Thursday, May 8, 2008

Words to Live By

The following was the conclusion of an article I recently read on David Cheever in the Journal of Plastic and Reconstructive Surgery (referenced below). I would like to share it. I think it applies to whatever field you choose to study, not just medicine.

"Although we may remember David Cheever as a surgical innovator, his character is more aptly revealed in the following passage from a lecture, delivered before the Harvard Medical School class of 1871, entitled “How to Study Medicine”21:

If you seek for wealth you have mistaken your avocation. There must be something more, and something higher. That something is a love of your profession; a passion for science for its own sake; a broad humanity, which covers all the sick with a mantle of charity. Never lose sight of that motive, for if it once takes flight, your profession is reduced to a trade, and there is absolutely nothing left. As long as you can keep alive the sacred flame of this early passion which first called you to embrace the medical
profession, so long shall you be warmed, sustained, upheld amid disappointment, unjust treatment or reverses."

Cheever's Double Operation: The First Le Fort I Osteotomy; Plastic & Reconstructive Surgery. 121(4):1375-1381, April 2008; Halvorson, Eric G. M.D.; Mulliken, John B. M.D.

8 comments:

TBTAM said...

Amen.

Vijay said...

I had a long discussion with a friend along the sentiments expressed in the first two lines. He gave up on an engineering career to get on the software bandwagon. I totally agree & echo the amen.

mark's tails said...

I'll also give an Amen, but what I found so interesting is that this was given at a time when medical education and science was really in a state of disarray in the U.S. 40 years before the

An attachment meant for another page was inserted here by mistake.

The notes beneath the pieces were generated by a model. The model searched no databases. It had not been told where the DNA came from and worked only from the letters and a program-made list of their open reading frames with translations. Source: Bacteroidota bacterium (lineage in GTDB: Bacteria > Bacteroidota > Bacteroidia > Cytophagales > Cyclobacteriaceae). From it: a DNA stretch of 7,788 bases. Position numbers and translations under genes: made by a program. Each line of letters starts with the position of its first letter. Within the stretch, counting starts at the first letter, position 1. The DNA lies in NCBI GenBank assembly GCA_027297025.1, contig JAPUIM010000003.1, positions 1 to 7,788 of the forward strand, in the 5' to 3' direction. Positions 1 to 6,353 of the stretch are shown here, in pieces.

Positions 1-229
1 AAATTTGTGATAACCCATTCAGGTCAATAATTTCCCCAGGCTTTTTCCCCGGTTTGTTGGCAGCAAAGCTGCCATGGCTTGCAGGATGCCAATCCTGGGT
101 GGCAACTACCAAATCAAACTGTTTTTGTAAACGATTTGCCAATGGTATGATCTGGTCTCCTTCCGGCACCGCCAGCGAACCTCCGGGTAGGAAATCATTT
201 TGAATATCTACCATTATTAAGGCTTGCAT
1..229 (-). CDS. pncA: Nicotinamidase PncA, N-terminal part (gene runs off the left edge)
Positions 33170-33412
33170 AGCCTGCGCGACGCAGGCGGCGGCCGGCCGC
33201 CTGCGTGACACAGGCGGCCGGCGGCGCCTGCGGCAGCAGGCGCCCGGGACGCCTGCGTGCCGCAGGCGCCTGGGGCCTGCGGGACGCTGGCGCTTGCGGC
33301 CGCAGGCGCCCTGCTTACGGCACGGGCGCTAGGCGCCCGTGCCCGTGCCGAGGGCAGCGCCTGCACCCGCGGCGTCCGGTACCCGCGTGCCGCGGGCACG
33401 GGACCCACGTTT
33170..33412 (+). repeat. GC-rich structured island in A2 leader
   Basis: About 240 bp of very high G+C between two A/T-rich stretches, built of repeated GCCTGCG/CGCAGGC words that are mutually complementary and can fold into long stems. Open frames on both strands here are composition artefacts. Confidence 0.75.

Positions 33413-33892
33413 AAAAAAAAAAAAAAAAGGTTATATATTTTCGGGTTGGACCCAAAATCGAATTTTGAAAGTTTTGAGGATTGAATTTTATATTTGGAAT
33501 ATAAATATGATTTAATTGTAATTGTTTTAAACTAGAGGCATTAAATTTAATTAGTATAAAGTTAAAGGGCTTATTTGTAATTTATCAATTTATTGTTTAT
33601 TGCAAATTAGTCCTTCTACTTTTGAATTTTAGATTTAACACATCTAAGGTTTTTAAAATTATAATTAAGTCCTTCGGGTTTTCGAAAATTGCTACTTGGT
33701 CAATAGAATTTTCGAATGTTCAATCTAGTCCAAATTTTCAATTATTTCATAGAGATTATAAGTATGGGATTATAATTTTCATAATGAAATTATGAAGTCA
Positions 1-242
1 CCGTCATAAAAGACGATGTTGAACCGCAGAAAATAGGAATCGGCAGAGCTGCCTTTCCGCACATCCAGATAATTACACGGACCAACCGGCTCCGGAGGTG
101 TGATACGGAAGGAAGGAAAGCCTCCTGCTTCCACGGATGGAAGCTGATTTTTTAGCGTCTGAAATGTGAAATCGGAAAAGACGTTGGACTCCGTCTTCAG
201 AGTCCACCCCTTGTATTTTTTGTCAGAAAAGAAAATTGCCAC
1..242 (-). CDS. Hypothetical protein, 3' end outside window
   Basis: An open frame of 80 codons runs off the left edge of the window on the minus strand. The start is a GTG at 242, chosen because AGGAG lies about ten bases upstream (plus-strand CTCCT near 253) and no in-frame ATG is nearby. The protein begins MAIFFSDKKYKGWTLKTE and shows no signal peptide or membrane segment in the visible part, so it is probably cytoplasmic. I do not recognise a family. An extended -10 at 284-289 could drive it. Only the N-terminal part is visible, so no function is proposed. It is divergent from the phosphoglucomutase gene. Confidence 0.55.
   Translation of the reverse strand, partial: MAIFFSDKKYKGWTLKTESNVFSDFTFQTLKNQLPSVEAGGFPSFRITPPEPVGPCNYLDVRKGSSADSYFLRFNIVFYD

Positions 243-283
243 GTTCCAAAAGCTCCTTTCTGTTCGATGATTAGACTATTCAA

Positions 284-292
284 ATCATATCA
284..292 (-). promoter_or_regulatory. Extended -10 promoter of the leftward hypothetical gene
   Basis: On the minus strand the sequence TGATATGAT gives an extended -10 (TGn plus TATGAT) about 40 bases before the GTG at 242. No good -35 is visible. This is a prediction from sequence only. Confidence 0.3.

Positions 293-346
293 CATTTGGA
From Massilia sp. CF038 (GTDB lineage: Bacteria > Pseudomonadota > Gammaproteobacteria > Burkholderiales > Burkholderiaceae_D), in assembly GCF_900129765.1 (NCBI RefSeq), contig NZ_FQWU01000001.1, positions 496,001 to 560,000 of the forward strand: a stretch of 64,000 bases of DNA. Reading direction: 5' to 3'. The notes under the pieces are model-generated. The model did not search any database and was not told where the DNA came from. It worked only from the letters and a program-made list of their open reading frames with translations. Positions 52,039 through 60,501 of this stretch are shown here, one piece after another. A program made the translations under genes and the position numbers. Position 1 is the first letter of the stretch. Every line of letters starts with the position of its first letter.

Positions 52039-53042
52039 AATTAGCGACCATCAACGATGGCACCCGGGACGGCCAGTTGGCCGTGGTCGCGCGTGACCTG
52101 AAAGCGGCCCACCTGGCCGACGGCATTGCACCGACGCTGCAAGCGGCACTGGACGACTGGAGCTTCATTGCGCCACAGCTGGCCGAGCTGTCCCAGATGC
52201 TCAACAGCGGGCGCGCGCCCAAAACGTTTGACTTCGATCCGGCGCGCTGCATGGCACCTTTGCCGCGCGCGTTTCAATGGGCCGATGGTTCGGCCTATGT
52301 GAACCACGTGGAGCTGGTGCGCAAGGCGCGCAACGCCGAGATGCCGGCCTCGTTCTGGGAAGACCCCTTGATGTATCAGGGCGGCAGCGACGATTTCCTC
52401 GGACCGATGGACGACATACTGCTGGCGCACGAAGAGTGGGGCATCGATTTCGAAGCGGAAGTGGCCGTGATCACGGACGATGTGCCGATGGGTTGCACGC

the Flexner Report

Truly, words spoken by a man way ahead of his time.

Neumed said...

Words to live by. Once again, I'm reminded of why I love your blog so much. Thanks.

And Abby's Quilt is beautiful.

Doctor David said...

Amen is right. No matter what your field. I feel so bad for people who hate their jobs. To have to spend 40 hours a week doing something you can't stand must be awful.

Dragonfly said...

Fantastic.

James said...

I still don't understand where doctors feel they get the moral authority to tell others how they should feel about their profession. I've never heard of engineers or investment bankers or computer programmers having opinions about what one's attitude toward computer programming should be. The reasons why someone decides to pursue a paticular profession and their attitude towards practicing it are deeply personal and based on a lifelong struggle to decide what gives one's life value and meaning - I don't think there's any right or wrong about it.

C. E. Moore Art said...

I found you from a google search for slave quilts. I found it interesting that you like sewing and that you suture too. As far as the words you posted, I applaud you and cheer praises because depth and perspective are the kernels that form real gold. I think it is amusing that someone tried to impose a "gawd complex" because of you vocation. I believe we all need a vacation from such harsh judgement unless one is really willing to work towards advocating the uncovering the real work: The Job of Searching One's Self.